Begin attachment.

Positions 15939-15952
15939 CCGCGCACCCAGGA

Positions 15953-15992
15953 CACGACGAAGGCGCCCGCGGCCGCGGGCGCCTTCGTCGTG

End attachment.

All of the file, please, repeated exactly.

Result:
Positions 15939-15952
15939 CCGCGCACCCAGGA

Positions 15953-15992
15953 CACGACGAAGGCGCCCGCGGCCGCGGGCGCCTTCGTCGTG